general and specific viewpoints ［総別の二義］ ( sōbetsu-no-nigi): Also, two categories of general and specific. A set of criteria for interpreting Buddhist teachings. “General” refers to an overall or surface view of a particular teaching or doctrine, and “specific,” to a more sharply delineated and profound view. In Nichiren’s doctrine, from the general viewpoint, the five periods and eight teachings, or Shakyamuni’s lifetime teachings, all reveal the truth, but from a specific viewpoint, only the Lotus Sutra represents the truth. Again, generally speaking, the entire Lotus Sutra is the Buddha’s true teaching, but more specifically, it is the essential teaching (latter fourteen chapters) of the sutra that contains the truth. Yet again, from the general viewpoint, the essential teaching represents the truth, but specifically, the Law implied in the “Life Span” (six-teenth) chapter of the essential teaching is the ultimate truth.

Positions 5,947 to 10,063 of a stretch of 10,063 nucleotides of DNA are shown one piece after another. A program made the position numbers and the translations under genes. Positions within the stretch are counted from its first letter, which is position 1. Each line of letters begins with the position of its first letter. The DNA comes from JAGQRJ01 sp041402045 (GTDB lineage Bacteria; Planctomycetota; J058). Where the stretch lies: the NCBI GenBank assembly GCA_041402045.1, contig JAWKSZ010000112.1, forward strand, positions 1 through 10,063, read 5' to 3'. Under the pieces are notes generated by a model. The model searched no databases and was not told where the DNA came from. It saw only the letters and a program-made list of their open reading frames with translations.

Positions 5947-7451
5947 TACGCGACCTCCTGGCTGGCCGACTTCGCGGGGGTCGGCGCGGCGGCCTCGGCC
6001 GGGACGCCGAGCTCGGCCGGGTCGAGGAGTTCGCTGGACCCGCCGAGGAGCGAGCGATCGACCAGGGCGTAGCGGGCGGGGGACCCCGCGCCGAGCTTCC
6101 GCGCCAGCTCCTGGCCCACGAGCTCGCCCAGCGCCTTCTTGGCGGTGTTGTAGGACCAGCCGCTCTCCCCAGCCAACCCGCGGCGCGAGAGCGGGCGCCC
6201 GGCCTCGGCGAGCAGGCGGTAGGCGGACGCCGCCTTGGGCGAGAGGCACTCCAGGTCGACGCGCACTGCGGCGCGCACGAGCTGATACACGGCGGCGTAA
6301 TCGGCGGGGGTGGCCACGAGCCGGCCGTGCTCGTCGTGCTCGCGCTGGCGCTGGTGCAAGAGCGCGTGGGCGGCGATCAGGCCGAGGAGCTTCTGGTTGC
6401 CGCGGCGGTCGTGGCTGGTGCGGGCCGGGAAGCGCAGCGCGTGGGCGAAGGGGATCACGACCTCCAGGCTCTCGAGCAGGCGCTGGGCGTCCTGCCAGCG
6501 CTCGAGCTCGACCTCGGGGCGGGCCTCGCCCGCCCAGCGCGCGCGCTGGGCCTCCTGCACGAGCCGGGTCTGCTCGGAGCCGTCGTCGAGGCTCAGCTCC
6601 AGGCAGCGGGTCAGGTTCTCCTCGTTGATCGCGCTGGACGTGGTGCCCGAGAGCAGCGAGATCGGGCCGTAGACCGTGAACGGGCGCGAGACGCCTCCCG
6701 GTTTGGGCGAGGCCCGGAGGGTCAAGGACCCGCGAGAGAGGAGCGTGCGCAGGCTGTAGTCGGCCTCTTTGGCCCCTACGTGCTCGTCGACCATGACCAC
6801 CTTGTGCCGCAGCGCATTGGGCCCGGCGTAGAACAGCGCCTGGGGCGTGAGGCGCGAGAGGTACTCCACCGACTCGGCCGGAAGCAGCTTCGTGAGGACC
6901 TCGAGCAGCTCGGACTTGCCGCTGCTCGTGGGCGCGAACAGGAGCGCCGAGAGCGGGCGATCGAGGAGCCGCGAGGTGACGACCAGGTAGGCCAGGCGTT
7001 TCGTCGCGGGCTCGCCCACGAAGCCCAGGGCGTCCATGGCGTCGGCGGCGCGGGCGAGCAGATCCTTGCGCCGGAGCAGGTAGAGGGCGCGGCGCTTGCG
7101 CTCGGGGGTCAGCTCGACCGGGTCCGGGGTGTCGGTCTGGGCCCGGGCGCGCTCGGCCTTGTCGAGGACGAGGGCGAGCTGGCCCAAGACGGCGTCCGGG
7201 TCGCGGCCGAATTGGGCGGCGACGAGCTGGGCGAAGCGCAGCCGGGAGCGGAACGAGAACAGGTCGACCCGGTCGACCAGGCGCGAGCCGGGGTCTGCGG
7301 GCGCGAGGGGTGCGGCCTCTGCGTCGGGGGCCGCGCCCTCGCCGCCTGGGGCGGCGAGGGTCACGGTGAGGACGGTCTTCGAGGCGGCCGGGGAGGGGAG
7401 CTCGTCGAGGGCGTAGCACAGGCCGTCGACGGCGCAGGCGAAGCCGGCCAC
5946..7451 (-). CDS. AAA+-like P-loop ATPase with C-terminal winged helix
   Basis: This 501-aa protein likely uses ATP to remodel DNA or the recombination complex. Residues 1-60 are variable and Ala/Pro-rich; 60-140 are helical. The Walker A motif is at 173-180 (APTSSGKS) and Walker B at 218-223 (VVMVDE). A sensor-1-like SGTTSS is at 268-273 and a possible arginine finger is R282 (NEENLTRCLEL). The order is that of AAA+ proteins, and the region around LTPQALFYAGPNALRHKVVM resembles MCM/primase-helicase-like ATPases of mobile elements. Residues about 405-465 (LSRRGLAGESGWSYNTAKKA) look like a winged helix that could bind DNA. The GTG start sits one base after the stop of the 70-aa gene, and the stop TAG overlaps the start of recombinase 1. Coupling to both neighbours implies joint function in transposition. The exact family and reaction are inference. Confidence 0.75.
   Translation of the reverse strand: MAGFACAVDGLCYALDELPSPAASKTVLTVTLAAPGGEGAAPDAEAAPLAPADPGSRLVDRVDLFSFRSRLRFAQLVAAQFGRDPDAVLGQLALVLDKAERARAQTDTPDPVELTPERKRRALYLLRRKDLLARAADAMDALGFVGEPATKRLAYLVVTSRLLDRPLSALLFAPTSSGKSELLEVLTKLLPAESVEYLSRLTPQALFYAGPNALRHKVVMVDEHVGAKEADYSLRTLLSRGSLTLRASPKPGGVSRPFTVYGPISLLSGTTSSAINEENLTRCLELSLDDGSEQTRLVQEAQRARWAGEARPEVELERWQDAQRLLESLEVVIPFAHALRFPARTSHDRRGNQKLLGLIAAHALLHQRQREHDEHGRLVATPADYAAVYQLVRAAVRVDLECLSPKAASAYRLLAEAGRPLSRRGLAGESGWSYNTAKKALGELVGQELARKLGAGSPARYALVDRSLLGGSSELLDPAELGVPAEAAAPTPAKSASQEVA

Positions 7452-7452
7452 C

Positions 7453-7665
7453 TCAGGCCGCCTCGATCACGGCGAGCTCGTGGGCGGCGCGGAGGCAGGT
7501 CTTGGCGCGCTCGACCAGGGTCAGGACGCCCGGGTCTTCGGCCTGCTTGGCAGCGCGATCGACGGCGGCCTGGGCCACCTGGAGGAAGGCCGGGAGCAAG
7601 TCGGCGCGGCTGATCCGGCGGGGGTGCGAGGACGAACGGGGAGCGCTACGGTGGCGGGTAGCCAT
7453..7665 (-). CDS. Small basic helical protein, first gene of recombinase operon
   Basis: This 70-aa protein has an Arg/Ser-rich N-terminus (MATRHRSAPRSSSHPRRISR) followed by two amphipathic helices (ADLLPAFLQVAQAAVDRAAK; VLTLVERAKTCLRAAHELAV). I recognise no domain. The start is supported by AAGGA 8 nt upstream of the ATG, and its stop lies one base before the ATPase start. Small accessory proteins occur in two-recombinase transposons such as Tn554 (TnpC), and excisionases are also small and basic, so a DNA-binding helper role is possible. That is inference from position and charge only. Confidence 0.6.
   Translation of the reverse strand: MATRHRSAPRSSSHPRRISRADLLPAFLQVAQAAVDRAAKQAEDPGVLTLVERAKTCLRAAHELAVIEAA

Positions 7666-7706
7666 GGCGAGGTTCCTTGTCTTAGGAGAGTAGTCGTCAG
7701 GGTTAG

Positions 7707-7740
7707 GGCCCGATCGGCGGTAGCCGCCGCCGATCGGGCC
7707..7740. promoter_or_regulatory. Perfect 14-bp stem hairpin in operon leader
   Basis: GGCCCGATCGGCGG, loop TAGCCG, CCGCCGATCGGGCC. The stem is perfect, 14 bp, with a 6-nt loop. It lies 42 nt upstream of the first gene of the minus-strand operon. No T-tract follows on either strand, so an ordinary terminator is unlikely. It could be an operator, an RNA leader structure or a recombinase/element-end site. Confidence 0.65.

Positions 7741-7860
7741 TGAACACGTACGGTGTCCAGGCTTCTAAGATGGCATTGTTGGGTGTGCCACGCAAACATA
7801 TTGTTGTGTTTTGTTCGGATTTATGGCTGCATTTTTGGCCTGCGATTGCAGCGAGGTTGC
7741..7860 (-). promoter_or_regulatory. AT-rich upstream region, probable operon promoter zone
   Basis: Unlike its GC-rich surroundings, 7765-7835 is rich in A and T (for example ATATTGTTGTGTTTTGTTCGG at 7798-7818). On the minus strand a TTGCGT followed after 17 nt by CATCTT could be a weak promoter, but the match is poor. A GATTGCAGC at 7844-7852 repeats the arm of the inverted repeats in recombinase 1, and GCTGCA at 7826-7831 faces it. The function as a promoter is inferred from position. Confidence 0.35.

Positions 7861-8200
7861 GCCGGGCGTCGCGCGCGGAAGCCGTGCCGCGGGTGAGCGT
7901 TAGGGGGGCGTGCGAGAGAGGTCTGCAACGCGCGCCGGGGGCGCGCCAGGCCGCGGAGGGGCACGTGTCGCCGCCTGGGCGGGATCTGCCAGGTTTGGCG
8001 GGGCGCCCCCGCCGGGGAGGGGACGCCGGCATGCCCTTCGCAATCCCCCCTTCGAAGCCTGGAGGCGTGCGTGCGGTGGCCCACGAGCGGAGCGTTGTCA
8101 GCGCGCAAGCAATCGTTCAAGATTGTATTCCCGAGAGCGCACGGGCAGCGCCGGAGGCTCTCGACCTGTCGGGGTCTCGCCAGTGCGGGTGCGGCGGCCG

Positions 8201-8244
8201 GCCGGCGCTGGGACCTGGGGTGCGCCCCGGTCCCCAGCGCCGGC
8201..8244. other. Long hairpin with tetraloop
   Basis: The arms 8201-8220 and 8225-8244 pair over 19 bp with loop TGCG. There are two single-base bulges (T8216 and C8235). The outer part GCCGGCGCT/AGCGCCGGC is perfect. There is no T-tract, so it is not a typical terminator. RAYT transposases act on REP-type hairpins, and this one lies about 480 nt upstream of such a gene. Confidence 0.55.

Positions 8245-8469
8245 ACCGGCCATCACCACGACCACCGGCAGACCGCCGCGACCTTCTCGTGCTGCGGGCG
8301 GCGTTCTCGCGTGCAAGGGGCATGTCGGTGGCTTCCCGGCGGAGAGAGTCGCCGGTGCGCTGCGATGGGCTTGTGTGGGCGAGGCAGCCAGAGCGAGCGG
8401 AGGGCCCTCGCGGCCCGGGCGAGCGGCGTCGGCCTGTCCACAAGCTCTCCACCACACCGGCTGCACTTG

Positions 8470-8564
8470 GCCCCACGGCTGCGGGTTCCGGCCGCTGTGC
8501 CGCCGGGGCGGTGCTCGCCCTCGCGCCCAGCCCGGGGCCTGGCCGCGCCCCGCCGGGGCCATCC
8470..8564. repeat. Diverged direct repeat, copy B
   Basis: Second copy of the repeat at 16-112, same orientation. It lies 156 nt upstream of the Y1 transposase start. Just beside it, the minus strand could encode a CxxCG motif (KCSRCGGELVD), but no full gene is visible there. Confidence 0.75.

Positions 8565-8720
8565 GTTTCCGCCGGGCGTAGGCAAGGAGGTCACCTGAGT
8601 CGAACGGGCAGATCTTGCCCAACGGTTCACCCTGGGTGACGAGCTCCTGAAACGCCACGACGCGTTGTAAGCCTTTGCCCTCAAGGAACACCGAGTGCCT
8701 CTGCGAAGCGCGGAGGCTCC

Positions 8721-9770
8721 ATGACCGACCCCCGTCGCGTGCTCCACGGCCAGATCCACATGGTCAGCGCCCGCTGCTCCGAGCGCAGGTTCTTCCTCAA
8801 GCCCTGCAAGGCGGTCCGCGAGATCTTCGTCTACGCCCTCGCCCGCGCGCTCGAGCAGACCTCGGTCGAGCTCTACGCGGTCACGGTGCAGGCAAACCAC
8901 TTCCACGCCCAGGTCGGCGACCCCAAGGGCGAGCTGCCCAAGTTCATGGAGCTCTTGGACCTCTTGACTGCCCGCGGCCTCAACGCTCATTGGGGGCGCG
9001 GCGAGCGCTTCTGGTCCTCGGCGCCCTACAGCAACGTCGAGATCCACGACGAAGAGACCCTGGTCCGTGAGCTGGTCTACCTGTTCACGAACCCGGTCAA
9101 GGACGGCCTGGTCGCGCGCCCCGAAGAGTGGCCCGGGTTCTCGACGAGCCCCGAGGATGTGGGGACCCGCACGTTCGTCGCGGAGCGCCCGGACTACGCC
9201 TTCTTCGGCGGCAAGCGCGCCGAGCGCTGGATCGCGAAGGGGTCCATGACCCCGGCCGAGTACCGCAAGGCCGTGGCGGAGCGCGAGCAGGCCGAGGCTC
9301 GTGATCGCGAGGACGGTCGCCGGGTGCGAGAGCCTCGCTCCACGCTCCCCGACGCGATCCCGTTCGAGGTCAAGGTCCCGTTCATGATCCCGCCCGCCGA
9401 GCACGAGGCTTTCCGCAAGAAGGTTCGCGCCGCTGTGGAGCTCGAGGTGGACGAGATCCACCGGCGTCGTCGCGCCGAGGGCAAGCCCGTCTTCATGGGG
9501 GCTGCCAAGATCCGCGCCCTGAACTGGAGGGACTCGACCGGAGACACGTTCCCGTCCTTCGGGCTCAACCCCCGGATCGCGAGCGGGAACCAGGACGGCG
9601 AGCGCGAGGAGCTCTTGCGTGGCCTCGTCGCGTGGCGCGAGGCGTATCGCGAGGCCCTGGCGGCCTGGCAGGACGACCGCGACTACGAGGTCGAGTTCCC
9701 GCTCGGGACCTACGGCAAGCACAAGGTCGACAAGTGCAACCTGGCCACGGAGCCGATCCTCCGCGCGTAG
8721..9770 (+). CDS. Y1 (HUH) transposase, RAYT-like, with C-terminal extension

The terms general and specific also apply to the transfer or entrustment of the teachings of the Lotus Sutra as described in the sutra. In the “Entrustment” (twenty-second) chapter, Shakyamuni makes a general transfer of the sutra to all the bodhisattvas present, but in the “Supernatural Powers” (twenty-first) chapter, he entrusts it specifically to the Bodhisattvas of the Earth. Again, while he transfers the sutra to the Bodhisattvas of the Earth in general, he specifically entrusts it to Bodhisattva Superior Practices alone.